Facebook and Instagram ads not performing as you expected? Not to worry. I talked with Amber and got her tips for troubleshooting and fixing poor ad performance.
If you want your ads performance to improve or you’ve noticed that your ads performance has changed drastically, these are the things you want to check:
Are you using the right type of campaign for your goals?
Is your targeting correct?
Is there a problem with your budget?
Has Facebook flagged any of your campaigns?
Is your frequency too high?
What’s your relevancy score?
Has the competition ramped up?
#1 Are you using the right type of campaign for your goals?
If your ads aren’t doing well, the very first thing you need to look at is whether or not you’re using the right campaign. Does your objective match your goals?
Facebook has three different marketing objectives that each of their campaign types fall into: Awareness, Consideration, and Conversion.
Awareness includes brand awareness and reach campaigns.
This is the marketing objective you would choose if you were trying to get your company out in front of as many people as possible or in front of people that are best suited to what you’re offering.
Think: spreading the word.
Consideration includes traffic, engagement, video views, and any type of campaign that is designed to get the viewer to think about purchasing from you.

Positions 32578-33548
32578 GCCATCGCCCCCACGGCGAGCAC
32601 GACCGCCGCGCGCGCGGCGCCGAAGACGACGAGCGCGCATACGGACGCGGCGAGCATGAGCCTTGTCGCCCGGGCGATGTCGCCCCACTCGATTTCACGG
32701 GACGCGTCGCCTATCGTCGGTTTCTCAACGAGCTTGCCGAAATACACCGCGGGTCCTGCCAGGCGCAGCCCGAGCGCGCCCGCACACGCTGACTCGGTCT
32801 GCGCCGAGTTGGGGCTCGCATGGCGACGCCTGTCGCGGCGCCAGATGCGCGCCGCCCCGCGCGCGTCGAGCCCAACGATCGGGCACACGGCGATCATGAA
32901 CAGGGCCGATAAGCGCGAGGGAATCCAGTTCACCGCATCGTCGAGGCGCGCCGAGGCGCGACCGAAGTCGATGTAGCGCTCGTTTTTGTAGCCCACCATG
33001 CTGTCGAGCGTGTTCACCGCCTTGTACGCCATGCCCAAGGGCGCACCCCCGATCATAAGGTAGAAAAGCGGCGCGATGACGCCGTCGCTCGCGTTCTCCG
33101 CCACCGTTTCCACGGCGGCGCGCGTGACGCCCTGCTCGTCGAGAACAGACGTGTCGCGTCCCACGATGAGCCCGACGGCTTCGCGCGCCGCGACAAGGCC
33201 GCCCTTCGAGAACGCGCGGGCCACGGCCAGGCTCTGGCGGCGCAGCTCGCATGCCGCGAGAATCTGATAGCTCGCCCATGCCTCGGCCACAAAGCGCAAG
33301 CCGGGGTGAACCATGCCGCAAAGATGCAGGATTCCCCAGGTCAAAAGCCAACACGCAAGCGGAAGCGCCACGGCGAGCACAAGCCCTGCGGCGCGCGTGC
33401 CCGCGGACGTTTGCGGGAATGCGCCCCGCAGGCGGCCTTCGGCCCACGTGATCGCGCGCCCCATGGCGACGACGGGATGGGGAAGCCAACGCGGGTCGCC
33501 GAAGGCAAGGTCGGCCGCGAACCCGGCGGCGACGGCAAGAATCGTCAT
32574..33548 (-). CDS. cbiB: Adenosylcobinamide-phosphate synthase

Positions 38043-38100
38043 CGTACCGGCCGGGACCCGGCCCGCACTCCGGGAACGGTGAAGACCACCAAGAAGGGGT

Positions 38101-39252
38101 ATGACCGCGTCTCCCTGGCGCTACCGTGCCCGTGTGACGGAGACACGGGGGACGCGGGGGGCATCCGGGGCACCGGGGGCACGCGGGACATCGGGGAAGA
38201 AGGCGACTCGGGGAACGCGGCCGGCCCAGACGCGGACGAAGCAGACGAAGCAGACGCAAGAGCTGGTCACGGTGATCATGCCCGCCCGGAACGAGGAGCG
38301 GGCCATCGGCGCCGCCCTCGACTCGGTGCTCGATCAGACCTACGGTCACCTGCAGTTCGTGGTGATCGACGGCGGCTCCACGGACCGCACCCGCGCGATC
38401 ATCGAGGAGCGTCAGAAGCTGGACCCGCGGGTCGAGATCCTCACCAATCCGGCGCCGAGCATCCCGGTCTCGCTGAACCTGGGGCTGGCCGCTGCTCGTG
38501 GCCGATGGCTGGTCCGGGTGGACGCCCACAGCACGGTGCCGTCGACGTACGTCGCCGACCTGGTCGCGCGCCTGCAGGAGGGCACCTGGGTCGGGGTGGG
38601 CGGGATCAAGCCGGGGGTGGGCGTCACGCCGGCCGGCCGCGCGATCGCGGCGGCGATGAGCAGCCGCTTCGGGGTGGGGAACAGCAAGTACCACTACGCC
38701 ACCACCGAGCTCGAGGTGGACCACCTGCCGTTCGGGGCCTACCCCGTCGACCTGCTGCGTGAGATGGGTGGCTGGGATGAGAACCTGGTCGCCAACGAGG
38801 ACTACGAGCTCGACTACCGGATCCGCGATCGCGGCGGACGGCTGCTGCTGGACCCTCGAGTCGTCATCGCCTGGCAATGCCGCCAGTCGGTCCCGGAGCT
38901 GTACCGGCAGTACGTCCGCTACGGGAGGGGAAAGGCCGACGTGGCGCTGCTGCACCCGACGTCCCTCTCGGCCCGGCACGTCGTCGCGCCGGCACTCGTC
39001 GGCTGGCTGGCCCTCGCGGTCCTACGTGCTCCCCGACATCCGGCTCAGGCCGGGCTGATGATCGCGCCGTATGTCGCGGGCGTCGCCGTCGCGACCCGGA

Conversion covers any type of campaign that’s designed to get those who see your ads to purchase from your brand, sign up for a webinar, or take whatever action it is that you consider your “end goal.”
Why does it matter if your campaign objective matches your goals?
Let’s say you want to drive store visits with your ads, but you’re using a traffic campaign. Well, you won’t see the end results you’re looking for.
Here’s why: A traffic campaign drives more traffic to your website, not your store.
In this case, you’d be better off with a conversion campaign that features ads with offers or incentives for visiting your store.
#2 Is your targeting correct?
The second thing you’d want to look at is your targeting.
When we talk about targeting with ads, we mean your audience. Who is in the audience you’re targeting with your ads? Is your audience large enough?
Facebook will show warnings like, “Your audience is too small,” or “Your audience is too broad,” and those things do affect performance.
So if you’re running the right type of campaign but you’re still not seeing the results you’d like to see, take a look at your audience and make sure you’re targeting the right people.
#3 Is there a problem with your budget?
The next thing to check is: is your budget feeding out?
While it’s not the only option, most people will be using a daily spend for their ads (for example: $5/day).
Now, let’s say you’re spending $20 a day and you’re thinking, “Wow, my campaigns are just not working.” If it’s budget-related you’re either:
Not spending enough.
Miscalculating your reach.
Let’s address spend first.
Let’s say your cost per result for a lead gen campaign is $25 and you’re spending a daily budget of $20…
Well, Facebook cannot get you a lead in one day with that budget. It needs two days worth of budget to get you a lead with that lead cost and that daily spend.
To see if this is the problem with your ads performance, you need to look at what your cost per result is and what you’re spending daily.
You might want to only spend $5/day, but if a lead in your industry costs more than that and you’re not willing to spend it, you’re wasting your money.
Facebook has to match industry standards and they can’t give you a lead for $5/day just because that’s what you want.